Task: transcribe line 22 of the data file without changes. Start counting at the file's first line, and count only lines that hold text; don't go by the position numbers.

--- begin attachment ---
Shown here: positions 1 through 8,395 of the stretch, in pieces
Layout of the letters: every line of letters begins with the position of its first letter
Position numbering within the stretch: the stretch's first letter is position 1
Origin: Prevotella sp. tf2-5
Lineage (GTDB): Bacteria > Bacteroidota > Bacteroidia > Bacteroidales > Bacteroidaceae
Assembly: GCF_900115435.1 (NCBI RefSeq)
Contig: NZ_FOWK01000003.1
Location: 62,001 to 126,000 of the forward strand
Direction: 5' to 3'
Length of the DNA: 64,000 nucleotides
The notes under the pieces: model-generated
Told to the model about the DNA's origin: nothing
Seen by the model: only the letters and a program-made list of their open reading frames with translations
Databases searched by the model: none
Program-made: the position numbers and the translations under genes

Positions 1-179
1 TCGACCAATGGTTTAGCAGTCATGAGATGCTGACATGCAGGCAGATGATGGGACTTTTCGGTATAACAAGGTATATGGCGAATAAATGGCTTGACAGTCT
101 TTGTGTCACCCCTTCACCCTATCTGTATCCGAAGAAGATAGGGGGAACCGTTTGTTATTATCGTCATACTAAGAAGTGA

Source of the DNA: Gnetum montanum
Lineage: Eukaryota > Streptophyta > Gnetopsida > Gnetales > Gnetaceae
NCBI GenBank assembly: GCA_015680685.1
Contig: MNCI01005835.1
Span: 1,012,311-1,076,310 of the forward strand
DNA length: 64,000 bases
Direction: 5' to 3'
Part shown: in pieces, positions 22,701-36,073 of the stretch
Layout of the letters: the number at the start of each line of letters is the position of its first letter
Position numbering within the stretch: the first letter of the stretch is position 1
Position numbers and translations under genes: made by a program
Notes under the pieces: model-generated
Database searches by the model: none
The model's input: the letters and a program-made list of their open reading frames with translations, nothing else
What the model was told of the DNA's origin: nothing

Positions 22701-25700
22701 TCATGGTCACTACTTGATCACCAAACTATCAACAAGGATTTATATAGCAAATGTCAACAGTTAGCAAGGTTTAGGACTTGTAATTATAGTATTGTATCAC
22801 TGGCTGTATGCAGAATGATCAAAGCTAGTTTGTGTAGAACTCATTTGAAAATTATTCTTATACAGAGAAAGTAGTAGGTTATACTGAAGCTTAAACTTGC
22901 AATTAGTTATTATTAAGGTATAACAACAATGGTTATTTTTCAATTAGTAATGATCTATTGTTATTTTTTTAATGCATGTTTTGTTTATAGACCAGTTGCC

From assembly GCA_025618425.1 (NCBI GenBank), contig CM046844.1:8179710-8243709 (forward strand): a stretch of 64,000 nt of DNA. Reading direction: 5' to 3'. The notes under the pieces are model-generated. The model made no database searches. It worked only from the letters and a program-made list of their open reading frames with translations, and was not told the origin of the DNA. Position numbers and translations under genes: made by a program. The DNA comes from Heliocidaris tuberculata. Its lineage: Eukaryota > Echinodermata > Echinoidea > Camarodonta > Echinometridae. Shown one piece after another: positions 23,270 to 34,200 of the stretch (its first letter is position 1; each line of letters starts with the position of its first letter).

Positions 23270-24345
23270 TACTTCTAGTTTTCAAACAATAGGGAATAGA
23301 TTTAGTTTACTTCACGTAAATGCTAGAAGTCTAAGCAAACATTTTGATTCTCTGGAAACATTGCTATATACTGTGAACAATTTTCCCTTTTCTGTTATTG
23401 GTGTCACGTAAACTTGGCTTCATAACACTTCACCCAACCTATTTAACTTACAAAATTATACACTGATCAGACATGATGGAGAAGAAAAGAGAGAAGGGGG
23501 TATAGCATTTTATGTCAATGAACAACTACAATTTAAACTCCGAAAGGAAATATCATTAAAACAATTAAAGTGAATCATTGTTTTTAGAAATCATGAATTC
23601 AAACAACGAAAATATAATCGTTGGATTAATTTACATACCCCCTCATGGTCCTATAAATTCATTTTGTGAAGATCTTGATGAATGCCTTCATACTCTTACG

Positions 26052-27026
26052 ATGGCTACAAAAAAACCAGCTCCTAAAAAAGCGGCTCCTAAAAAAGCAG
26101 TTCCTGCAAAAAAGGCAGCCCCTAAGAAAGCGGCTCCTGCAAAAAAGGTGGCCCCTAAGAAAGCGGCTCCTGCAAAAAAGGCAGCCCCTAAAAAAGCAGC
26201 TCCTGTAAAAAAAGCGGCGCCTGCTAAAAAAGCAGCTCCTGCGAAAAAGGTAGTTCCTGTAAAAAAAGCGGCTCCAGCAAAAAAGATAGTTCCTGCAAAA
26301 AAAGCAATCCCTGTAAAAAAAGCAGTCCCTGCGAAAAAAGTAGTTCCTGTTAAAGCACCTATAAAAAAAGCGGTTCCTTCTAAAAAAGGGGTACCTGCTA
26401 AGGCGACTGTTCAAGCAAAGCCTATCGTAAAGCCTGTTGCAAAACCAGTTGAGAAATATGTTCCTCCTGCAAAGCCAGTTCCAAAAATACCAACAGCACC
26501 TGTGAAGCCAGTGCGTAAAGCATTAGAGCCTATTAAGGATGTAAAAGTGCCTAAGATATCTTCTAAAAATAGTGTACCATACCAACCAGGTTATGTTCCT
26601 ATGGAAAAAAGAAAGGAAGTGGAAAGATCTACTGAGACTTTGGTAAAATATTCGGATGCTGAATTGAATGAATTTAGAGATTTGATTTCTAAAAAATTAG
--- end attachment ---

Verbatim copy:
Contig: MNCI01005835.1